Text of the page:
An embattled Hollande shook hands with a glum-looking Pope Francis at the start of the private audience, and a high-ranking prelate said he expected that there would be "no holds barred" in their conversation.
The Vatican said in a statement after the talks that the two discussed "constructive cooperation for the common good", as well as issues including "family, bioethics and the respect of religious communities".
Hollande said he and Pope Francis had the "same concern" about the status of Christian minorities in the Middle East and he hailed the Pope's "radiant personality".
He also said he had asked the Pope for the Vatican to receive Syria's main opposition group, the Syrian National Coalition, as the first talks between Syria's warring sides in Switzerland got off to a rough start.
"The Geneva II conference should be aimed at transition. We need to do everything to stop the fighting and dispatch humanitarian aid," Hollande said.
Hollande has previously said that the Pope, a "great moral authority", could help "find a political solution" to Syria's devastating civil war.
Security measures for Hollande's visit were stepped up following the explosion just hours before of a small bomb packed with nails and lead pellets, which damaged cars and smashed windows near a French church in Rome.
"There has been no claim of responsibility," a police spokesman said.
Residents in the area said they thought the blast may in fact be linked to a nearby nightclub that they said had mafia ties.
Police bomb disposal experts were called out again later on Friday after receiving an anonymous phone call about a bomb placed under the famous colonnade on St Peter's Square, which turned out to be a false alarm.
In Paris meanwhile an aide to French First Lady Valerie Trierweiler said she would be pressing ahead with a planned visit to India this weekend for a charity effort, although her official status is now unclear.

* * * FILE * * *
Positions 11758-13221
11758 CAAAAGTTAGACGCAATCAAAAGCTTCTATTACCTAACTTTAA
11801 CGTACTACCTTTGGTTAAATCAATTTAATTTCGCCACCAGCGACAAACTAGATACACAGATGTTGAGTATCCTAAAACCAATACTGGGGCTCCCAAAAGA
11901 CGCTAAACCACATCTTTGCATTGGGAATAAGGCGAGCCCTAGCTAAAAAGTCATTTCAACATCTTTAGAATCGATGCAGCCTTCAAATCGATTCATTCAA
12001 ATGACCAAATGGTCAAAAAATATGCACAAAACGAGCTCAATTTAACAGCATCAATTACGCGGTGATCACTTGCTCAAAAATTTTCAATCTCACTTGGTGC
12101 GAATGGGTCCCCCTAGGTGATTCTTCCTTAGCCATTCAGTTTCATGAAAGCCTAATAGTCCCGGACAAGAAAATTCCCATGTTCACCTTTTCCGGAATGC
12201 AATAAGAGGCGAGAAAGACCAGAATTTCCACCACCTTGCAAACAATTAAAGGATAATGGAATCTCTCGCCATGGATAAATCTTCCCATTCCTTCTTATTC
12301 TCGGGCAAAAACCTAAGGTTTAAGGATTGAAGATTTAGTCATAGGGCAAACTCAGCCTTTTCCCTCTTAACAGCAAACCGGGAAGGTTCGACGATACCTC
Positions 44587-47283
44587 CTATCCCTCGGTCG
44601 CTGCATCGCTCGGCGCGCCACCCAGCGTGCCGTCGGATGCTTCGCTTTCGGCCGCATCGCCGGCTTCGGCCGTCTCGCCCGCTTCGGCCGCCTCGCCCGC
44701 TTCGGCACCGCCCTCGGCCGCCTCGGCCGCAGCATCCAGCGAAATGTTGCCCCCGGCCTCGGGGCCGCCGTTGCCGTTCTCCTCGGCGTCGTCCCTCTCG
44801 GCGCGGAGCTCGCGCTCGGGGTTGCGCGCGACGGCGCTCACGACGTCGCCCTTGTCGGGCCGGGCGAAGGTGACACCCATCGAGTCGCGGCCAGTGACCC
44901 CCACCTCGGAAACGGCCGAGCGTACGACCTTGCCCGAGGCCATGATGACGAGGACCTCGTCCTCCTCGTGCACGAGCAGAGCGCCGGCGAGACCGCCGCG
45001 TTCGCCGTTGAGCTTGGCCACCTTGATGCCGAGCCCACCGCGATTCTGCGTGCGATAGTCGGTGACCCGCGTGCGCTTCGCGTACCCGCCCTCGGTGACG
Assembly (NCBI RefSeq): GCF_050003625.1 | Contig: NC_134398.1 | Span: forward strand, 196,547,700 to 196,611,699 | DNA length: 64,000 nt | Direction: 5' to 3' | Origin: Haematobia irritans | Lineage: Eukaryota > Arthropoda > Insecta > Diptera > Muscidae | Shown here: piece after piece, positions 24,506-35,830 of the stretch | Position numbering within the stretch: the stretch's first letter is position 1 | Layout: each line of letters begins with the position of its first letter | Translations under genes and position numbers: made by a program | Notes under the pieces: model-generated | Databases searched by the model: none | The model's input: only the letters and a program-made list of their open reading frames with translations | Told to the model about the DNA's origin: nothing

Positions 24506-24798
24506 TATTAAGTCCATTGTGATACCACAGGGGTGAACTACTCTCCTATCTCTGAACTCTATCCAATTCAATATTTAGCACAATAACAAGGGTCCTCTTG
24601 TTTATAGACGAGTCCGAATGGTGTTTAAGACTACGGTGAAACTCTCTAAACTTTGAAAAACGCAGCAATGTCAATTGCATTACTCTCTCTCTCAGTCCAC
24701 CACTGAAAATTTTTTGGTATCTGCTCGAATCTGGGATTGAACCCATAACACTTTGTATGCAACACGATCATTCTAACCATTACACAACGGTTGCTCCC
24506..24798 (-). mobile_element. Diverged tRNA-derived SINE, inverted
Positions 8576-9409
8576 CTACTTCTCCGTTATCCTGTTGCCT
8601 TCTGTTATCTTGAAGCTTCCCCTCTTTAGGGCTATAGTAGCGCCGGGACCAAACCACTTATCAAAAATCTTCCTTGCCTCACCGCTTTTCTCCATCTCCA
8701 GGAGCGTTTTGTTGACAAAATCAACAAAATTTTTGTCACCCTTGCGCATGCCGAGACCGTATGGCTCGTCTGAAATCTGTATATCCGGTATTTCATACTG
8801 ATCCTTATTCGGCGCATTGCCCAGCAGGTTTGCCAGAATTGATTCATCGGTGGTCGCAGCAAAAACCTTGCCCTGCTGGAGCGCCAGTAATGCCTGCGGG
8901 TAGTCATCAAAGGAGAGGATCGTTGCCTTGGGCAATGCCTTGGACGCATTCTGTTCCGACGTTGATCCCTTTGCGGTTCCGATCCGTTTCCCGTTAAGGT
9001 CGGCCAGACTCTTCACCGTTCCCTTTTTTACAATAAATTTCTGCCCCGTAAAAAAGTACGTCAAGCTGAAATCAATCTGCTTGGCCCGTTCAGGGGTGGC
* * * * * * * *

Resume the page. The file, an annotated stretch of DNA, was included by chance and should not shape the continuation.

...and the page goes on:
Trierweiler, 48, has been holed up in a presidential residence in Versailles near Paris following a week-long stay in hospital after revelations about Hollande's tryst with 41-year-old actress Julie Gayet.
Hollande has promised to clarify his partner Trierweiler's official status before his state visit to Washington on February 11th. The story has overshadowed Hollande's Vatican visit.
'Difficult time in his private life'
The French president, already plagued by low popularity due to the economic crisis, hopes to reconcile with a Catholic electorate largely hostile to his policies.
Hollande sees the visit as a chance to send "a strong message of dialogue and attention to the Catholics", an advisor said at a briefing ahead of the trip.
But he admitted: "Hollande's trip has clearly come at a difficult time in his private life".
Hollande may be hoping some of the Pope's popularity rubs off on him and, despite clear differences on moral issues, there is common ground on international affairs.
His diplomatic overture will be made no easier by lawmakers' decision this week to greenlight a change in the country's abortion laws, effectively making it easier for a woman to terminate a pregnancy.
Anger among staunch Catholics has also been fuelled by plans for the legalization of assisted suicide – with French bishops speaking out to condemn a topic Hollande promised to support in his electoral campaign.
Relations between part of the electorate and the government soured notably last year when France legalized gay weddings, despite hundreds of thousands of people taking to the streets to hold huge protests.
Some 110,000 frustrated Catholics have signed a petition calling on the congenial Pope Francis to get tough and raise their concerns with Hollande.
Although the Pope, 77, has called for "mercy" toward gays, divorced people and women who have abortions, Vatican experts say Pope Francis is a conservative at heart.
He has denounced abortions as a "frightful" symptom of today's "throw-away culture", and on Wednesday he tweeted his support for US Catholics taking part in the annual anti-abortion "March for Life" in Washington.
The Vatican said Hollande and Francis had also discussed international issues including poverty, development, immigration and the environment.